The idea is to get the cab sides nicely in position with the nuts and bolts, then tack solder to keep them in place. The firebox needs to be able to be removed for painting and servicing the motor (it really should be one unit with the boiler/saddle tank/smokebox), I'm still working on that. The back half-sheet has had its locating tabs removed sometime in the past, I have a plan for something a bit better than a plain vanilla butt-joint.to the cab floor.

Soldering nuts and making sure the bolts are not soldered up: A 2B or 4B pencil works well, the idea is to get some graphite on the threads, which solder hates. Less messy than oil. The holes were a bit big on the bolt side, I had to remove some metal to get them to line up with the nut holes. A bit of flux and solder filled the holes, the bolts unscrewed as if nothing had happened. The other thing that works well and only takes a few seconds is brass blackening solution - solder will not stick to selenium salts. 

Nigel




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 Posted: Sat Dec 31st, 2016 06:32 am
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Brossard
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Yes, tacking is the key to successful assembly.  It's much easier to undo a tack than a seam if a mistake is made - speaking from experience.

John



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 Posted: Sat Dec 31st, 2016 11:07 am
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My F-in-L has a few steel bolts/screws,
which he uses when soldering nuts in
position, the solder doesn't like steel.



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 Posted: Sat Dec 31st, 2016 06:56 pm
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BCDR
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Hi Jeff,

Good point re steel nuts and bolts. Generally a bit cheaper than brass, but whether solder sticks depends on the flux and the solder. Unless you are unlucky (and it's cheap, low quality steel) lead-tin solder doesn't stick. If it does it's normally a cold joint. Once you start using some of the more aggressive acidic fluxes (phosphoric acid for example) and lead-free solder it can stick. The 100° solder I use is lead-free, I always clean the metals to a bright finish and degrease immediately before soldering using a mild no-clean organic-acid flux (which contain a weak dicarboxylic acid such as malic acid).

It takes 10 seconds to go over the brass threads with the pencil. Pencil leads contain graphite, clay and a bit of wax, so the "non-stick" surface is probably a greasy coat of graphite. A 2B pencil is 74% graphite, 20% clay and 5% wax (the other 1% is who knows what, manufacturing tolerance probably). A 4B is 79% graphite, 15% clay and 5% wax. Bees knees is an 8B, 90% graphite. Expensive though.

Big issue with white metal soldering is the composition (and therefore melt temperature) of the metal. Some of these old kits have very low melting temperatures, almost the same as the solder (in which case use CA and or epoxy). If there is a bit of spare metal with the kit always worthwhile testing it and the solder. Which I should have done of course with this "kit".

Nigel



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 Posted: Mon Jan 9th, 2017 08:36 pm
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Hi All,

Bit more work on the Bagnall this morning.

I used that "white metal" casting (100°C solder, which is pretty hard) of the valve cover that I made previously. Filed down to pretty much the thickness of the other one, I used CA to fix as there really wasn't anywhere to get the iron in. Two of the bolt heads need replacing, I have some Archer O scale decal (transfer) ones around somewhere.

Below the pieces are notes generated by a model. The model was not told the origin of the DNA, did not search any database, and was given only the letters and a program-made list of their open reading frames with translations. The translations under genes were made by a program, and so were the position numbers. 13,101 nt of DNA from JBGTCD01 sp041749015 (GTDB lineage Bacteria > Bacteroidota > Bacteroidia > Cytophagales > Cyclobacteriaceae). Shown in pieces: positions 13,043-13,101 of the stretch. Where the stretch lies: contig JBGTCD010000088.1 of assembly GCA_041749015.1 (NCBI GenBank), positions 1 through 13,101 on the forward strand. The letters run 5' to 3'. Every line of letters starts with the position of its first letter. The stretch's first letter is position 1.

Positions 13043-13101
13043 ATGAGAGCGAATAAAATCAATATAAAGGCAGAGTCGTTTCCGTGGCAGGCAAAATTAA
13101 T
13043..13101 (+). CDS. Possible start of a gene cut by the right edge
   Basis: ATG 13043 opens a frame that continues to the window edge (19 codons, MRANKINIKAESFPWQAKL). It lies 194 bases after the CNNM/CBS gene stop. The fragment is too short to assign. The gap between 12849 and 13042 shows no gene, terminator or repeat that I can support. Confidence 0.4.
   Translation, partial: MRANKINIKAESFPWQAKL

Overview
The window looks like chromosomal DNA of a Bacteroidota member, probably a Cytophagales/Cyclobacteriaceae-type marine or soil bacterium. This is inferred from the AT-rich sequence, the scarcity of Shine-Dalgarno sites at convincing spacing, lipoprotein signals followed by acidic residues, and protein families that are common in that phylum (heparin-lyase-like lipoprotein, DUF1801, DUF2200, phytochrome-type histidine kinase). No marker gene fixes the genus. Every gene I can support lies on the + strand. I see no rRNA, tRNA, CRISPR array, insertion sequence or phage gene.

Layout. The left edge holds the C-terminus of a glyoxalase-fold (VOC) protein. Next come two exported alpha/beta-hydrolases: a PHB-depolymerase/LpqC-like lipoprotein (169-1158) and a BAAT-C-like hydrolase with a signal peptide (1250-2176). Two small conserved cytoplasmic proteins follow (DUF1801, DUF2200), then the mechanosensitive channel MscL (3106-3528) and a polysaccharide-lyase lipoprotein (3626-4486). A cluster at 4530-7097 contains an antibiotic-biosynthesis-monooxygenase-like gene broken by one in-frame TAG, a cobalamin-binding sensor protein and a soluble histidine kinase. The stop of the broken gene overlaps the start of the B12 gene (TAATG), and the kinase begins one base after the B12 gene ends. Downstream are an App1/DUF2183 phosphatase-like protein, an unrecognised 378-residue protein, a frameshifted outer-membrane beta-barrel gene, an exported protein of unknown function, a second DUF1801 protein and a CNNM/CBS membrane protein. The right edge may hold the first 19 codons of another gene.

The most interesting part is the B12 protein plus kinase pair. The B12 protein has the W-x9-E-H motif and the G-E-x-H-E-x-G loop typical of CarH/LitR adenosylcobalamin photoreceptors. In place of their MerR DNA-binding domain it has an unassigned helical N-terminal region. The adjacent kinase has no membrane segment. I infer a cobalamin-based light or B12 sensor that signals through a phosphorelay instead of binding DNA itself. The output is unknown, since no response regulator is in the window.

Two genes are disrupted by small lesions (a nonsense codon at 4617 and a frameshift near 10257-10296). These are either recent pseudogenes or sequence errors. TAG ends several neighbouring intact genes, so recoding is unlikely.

I had to put some brass spacers/stiffeners underneath the white metal footplate and cab plate.The wheels fouled it when in position as is, and it was way too bendy for its own good at the "T" junction. Poor design. This leads me to conclude that it really is a mongrel kit, with the white metal body intended for a Dapol chassis, and the nickel-silver chassis from another later kit or even model. Looking at photographs of these engines it's clear that it needs a more substantial footplate (diamond plate), and some angle braces underneath the cab plate. Looks like some rivet punching later today. I do have an "O" scale die set, so we'll see what it looks like.



Nigel

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Hi All,

Lots of fettling, adding brass supports, and soldering this morning. The chimney and base were tinned and soldered on at this stage, once the smokebox is soldered to the boiler/saddle tank it won't be accessible. The firebox and backhead was also soldered up, and tacked to the boiler/saddle tank. Finally a dry fit:

One of the brass support bars can be seen above the left front wheel. Cab sides need a bit more fettling at the top, and the nearest one has a gouge that will need repair. The back sheet is held for the moment with a dab of CA, that will get soldered up after I've taken it off and drilled out the holes for the hand grabs.




T'other side showing the home casting of the valve cover. Those nubs on the saddle tank need to come off.




Backhead view. Lots of detail to be added after I've finished soldering the body components together. Two more nubs this side on the saddle tank. I may get rid of the dome, as the steam regulator sits on top of the smokebox. The idea is that when the fit is good the cab sides get soldered to the firebox, which then provides 3 bolts to hold the smokebox, boiler/saddle tank, firebox/backhead and cab sides to the chassis. There looks to be another hole in front of the backhead, that will need a brass bracket soldering to the bottom of the backhead. All this will make life easy when it comes to the paint job as the body and cab sides can be removed as one unit. That springy thing at the bottom right is a steel clothes peg with the ends flattened. Used as a holder and heat sink combined when soldering. The motor and gear box sit vertically in the firebox. One of those itsy-bitsy M1.4 screws holding the motor to the gearbox is not in the box. Nor are the smokebox darts. Might have something in the spares box. So much for a supposedly complete "part-built" kit.



Having looked at the dry fit, I think I'll run this one as an open cab version towing a flat car with extra coal. Pity to hide the backhead detailing and "Christmas tree" valve gear. There is enough room for a driver and mate crouched over the firebox. Slate quarry or cable works, haven't made my mind up yet.

Final fettling and soldering of the body tomorrow. Then I'm on to the running gear.

Nigel